30 January 2008

Farm Foody: A Social Network Connecting Independent Farms to People

Over the last year, I have been working with Tom Davenport, and Matthew Davenport, of Hollin Farms, a small, independent but very internet-savvy family farm to start a social networking service Farm Foody (farmfoody.org), which uses the Internet to connect local farmers like you to their customers. I would like to summarize why we believe social networking is so important to the survival of the independent family farm, by posting a revised version of our flyer.

A social network is a group of people who become connected to each other through their activities and interests within an online community.

We believe a social network increases the economic leverage for the independent farm. A catalog of farms or an individual farm homepage does not change the economic leverage of a farm. A social network gives the small farm leverage in a big agriculture economy in two principle ways: by helping farmers manage their relationships with customers more efficiently and generating a more effective marketing presence through the social networking experience.

The independent farmer must create a close relationship with the customer, similar to the relationship an artisan baker or butcher has with their customers. This involves effort, which our website seeks to reduce to a manageable level and leverage for marketing effect. We hope by providing a means to relate directly with consumers as a “personal farmer” your farm can compete in a small farm economy becoming dominated by high end, specialty products.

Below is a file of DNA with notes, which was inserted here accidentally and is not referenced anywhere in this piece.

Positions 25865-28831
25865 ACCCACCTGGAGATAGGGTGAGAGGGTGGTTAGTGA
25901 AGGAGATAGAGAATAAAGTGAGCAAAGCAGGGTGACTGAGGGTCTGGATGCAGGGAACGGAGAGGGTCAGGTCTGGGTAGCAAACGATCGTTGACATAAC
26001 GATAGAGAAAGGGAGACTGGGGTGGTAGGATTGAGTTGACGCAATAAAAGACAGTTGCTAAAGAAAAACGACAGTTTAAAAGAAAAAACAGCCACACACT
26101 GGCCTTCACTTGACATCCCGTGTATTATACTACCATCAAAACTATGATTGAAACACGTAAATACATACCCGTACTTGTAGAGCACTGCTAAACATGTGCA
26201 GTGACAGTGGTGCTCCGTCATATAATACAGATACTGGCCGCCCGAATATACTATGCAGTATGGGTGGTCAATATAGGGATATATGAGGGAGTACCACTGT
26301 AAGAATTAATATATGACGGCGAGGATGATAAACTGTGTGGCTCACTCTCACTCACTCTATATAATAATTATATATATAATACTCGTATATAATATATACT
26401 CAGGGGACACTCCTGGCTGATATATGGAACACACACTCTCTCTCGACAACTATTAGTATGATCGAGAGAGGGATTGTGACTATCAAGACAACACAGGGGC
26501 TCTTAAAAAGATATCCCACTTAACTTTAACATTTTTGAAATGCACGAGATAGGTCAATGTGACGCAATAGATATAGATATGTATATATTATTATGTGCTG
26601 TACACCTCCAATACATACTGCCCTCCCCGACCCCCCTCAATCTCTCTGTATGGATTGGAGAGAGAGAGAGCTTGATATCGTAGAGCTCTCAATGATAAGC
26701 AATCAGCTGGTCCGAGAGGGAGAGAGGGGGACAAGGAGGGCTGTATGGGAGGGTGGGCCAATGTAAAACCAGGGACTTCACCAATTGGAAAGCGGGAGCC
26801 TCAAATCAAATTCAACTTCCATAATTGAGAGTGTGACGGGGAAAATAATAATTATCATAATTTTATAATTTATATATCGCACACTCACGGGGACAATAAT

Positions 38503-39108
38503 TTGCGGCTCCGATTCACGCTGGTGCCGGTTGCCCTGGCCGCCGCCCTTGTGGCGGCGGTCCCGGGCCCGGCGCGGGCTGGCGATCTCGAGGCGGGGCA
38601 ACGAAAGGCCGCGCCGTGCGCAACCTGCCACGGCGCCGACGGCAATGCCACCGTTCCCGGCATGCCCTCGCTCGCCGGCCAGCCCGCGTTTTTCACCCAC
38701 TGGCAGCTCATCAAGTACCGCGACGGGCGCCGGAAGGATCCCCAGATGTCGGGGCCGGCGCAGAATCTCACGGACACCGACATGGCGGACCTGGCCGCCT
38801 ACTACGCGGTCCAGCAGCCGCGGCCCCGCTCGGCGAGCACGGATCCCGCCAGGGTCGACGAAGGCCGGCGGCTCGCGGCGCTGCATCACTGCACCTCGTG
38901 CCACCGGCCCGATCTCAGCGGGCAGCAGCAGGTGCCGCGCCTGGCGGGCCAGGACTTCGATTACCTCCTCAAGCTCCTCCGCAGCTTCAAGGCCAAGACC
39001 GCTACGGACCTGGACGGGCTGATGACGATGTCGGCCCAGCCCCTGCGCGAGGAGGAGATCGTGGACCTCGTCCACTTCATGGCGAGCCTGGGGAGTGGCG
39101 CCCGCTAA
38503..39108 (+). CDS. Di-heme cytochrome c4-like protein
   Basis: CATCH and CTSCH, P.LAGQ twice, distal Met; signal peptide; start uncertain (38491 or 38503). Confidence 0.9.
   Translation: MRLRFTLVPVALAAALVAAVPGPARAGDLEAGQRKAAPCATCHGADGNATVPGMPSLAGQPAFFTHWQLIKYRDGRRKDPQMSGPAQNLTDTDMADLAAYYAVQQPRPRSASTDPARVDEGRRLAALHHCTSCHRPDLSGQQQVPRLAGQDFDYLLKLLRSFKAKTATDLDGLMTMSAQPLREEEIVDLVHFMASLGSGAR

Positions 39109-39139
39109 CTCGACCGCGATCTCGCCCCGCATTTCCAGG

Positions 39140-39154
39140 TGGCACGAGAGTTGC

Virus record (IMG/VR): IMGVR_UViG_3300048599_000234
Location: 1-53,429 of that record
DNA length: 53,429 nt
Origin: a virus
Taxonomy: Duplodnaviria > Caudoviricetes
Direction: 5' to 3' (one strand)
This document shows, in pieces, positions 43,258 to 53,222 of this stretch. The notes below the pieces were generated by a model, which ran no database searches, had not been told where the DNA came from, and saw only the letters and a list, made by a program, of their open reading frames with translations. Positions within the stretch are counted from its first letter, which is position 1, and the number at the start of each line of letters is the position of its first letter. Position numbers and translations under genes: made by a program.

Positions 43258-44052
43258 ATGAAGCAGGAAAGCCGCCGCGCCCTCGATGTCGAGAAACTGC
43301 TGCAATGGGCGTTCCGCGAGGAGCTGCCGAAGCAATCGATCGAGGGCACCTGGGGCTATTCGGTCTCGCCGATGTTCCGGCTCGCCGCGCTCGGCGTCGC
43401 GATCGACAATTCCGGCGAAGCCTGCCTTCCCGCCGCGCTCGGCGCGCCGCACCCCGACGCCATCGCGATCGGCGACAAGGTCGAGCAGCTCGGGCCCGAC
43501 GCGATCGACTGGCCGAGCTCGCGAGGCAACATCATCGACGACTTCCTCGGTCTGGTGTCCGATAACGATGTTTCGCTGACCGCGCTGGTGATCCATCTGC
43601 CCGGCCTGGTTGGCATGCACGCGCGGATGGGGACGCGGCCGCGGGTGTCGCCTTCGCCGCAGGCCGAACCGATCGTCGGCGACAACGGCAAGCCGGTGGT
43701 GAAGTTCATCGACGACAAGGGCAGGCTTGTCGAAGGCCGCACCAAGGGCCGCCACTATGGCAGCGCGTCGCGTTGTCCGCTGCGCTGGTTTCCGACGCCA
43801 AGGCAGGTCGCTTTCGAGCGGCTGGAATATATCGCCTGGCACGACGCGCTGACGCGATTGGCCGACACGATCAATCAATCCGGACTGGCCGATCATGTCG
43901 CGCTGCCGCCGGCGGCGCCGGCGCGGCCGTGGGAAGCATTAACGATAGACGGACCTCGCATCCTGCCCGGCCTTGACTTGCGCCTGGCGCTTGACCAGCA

We like to think of the social network as restoring the balance that once existed in small town America between the farmer and the customer.

A social network provides benefits to both farmer and consumer. When people are members of a social network, they automatically generate a marketing presence for you through normal activities they find beneficial. This presence is much larger than any standalone website, catalog or advertisement could provide, since it includes all of the people who are friends of your farm and their friends, and so on. These indirect effects are difficult to enumerate, just as the fertility of the soil is hard to explain, but the effects are there for all to see. We all recognize fertile soil when we see it by the vibrancy of the plants growing in it. The social network is like the soil a plant grows in.

People are encouraged by the social network to discover new farms by exploring the relationships between network members.

When people visit a social networking site, they will ordinarily explore the site through following relationships with “friends.” In a social network, anyone can be a friend of another member. In this manner, they often find other members to become friends with who they might never have found through searching. This process is similar to “word of mouth” in the real world, where people ask their friends where they bought their produce. This phenomena drives new customers to your farm without the farmer being required to do anything.